Without Henry Crawford there would be no novel. He is the quintessential charming playboy who very entertainingly gets snared in his own game. His sister Mary could be labeled a playboy too, first angling for Tom and then Edmund. They also both have shades of the diva in them. But they are the true catalysts in this story and nobody would have grown or changed without them.
One thing is for sure: Henry and Mary Crawford are never boring!
We’re not so sure though, about Fanny’s perception of Henry and Mary as shallow and evil. We don’t really agree with her completely, do we? Isn’t she over-exaggerating and sometimes being unfair?
It is exactly this interplay of our minds trying to judge Henry and Mary’s character as filtered through Fanny’s very biased perception that keeps us enthralled and turning pages.
Jane Austen puts us to work…and we like it.
Mansfield Park is complicated and layered and cases can be argued for or against so many of the characters. Is this one a victim of circumstance? Does that one behave this way due to bad parenting during childhood?
And perhaps most interesting of all: can a playboy change his ways and commit and stay loyal to a good woman? Or, once a playboy always a playboy? This is how Austen seduces us into reading and rereading about playboys, divas and bores late into the night.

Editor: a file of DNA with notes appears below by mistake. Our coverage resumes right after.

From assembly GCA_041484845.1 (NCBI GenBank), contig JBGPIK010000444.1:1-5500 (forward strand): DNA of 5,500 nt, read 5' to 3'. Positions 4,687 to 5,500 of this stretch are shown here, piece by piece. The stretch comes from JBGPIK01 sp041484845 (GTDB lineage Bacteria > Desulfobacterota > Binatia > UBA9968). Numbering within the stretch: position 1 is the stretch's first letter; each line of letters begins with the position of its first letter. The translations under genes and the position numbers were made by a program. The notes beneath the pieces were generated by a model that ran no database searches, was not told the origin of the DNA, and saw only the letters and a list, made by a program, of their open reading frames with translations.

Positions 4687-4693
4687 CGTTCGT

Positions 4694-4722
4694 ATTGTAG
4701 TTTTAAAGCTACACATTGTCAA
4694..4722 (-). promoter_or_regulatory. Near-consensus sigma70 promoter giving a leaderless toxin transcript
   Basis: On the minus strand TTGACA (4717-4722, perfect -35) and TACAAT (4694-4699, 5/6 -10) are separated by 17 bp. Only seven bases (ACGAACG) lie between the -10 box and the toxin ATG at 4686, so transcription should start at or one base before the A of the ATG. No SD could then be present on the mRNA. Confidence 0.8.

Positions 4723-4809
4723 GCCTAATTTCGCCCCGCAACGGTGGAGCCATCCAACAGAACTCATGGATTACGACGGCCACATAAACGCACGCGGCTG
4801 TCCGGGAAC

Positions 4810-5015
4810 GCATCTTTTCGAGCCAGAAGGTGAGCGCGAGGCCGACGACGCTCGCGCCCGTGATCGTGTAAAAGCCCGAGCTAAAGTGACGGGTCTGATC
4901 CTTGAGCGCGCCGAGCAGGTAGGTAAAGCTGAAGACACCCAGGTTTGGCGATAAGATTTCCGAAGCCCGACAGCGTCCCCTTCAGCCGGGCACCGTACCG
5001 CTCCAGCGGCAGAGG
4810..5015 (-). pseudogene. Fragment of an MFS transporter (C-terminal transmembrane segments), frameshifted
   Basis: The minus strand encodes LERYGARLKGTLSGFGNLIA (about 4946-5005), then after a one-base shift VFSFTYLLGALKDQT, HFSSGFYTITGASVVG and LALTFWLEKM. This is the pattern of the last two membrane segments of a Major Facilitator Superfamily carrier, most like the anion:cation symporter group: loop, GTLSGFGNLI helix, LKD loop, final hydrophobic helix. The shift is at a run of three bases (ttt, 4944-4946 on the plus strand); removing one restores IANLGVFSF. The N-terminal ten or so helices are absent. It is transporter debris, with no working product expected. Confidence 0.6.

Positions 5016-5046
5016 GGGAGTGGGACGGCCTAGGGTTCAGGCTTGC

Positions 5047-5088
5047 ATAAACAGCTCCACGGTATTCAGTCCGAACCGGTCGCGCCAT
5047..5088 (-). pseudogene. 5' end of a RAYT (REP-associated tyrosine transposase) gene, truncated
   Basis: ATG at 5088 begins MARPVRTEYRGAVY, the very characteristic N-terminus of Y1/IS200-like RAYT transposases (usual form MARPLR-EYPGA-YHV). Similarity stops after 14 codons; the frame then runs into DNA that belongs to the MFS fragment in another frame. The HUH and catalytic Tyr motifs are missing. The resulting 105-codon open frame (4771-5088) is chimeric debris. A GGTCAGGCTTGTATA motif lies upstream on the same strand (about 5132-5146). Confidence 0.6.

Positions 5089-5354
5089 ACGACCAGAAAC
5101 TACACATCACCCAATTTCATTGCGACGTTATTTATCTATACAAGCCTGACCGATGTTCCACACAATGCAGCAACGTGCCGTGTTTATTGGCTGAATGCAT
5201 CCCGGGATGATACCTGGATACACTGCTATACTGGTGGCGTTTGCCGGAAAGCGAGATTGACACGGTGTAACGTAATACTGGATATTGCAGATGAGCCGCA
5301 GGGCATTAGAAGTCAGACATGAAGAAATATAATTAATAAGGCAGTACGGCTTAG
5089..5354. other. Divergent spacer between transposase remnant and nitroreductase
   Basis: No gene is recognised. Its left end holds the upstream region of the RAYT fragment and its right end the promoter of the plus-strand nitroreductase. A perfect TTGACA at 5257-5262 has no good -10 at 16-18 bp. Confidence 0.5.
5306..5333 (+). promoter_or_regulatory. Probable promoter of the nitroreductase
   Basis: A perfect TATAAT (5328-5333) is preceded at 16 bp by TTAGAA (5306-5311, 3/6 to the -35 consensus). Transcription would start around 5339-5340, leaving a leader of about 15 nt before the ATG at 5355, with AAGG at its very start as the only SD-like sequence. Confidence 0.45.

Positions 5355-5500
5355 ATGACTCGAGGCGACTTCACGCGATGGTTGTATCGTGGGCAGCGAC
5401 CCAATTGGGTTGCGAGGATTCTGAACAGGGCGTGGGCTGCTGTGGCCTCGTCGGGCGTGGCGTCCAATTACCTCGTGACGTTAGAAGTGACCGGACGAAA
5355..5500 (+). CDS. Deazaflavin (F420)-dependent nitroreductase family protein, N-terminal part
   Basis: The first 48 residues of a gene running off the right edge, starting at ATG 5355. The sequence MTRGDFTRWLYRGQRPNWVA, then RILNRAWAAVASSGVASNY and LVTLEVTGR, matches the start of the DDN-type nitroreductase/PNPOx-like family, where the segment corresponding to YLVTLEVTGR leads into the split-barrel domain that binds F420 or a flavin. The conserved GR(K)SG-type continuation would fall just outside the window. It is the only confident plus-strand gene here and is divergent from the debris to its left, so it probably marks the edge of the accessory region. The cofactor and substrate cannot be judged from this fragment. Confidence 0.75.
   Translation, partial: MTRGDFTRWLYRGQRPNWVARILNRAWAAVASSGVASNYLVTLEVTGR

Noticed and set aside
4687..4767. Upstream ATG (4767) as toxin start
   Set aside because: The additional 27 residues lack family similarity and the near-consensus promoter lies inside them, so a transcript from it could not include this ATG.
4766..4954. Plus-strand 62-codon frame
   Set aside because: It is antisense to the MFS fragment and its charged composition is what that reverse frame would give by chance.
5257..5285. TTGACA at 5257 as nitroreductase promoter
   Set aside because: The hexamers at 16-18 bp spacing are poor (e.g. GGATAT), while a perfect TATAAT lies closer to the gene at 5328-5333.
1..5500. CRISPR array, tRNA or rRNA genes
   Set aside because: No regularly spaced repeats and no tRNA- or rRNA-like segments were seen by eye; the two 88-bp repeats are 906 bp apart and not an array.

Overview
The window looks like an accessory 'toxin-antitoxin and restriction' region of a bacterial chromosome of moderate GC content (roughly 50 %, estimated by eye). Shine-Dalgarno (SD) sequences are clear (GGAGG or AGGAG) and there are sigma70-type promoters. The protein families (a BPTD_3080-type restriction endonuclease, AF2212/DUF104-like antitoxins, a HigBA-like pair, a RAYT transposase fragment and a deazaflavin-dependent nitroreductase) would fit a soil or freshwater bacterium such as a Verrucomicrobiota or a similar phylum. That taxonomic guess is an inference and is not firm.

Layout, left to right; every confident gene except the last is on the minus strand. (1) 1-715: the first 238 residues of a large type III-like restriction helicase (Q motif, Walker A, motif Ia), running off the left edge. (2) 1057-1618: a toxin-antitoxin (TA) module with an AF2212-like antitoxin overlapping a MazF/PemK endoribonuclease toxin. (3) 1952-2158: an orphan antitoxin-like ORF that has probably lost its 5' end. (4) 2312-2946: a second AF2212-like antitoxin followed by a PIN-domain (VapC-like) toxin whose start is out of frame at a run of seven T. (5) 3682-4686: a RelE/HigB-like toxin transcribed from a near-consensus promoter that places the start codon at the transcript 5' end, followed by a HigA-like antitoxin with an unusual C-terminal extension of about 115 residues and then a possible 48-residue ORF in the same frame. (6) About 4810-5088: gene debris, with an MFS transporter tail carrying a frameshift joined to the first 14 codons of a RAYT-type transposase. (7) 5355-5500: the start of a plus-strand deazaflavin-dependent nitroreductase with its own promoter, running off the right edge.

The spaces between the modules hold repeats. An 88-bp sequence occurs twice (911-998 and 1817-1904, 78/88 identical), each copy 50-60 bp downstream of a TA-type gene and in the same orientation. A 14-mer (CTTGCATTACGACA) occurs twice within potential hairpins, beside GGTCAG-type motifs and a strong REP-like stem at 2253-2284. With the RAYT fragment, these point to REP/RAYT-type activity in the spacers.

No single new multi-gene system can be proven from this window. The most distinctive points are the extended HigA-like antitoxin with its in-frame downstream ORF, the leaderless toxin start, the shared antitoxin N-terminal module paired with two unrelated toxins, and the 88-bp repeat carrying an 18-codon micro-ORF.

We wouldn’t have it any other way!
All rights reserved by Karen Doornebos
Karen Doornebos is the author of UNDRESSING MR. DARCY published by Berkley, Penguin and available here. Her first novel, DEFINITELY NOT MR. DARCY, has been published in three countries and was granted a starred review by Publisher’s Weekly. Karen lived and worked in London for a short time, but is now happy just being a lifelong member of the Jane Austen Society of North America and living in the Chicagoland area with her husband, two teenagers and various pets—including a bird. Speaking of birds, follow her on Twitter and Facebook! She hopes to see you there and on her website www.karendoornebos.com.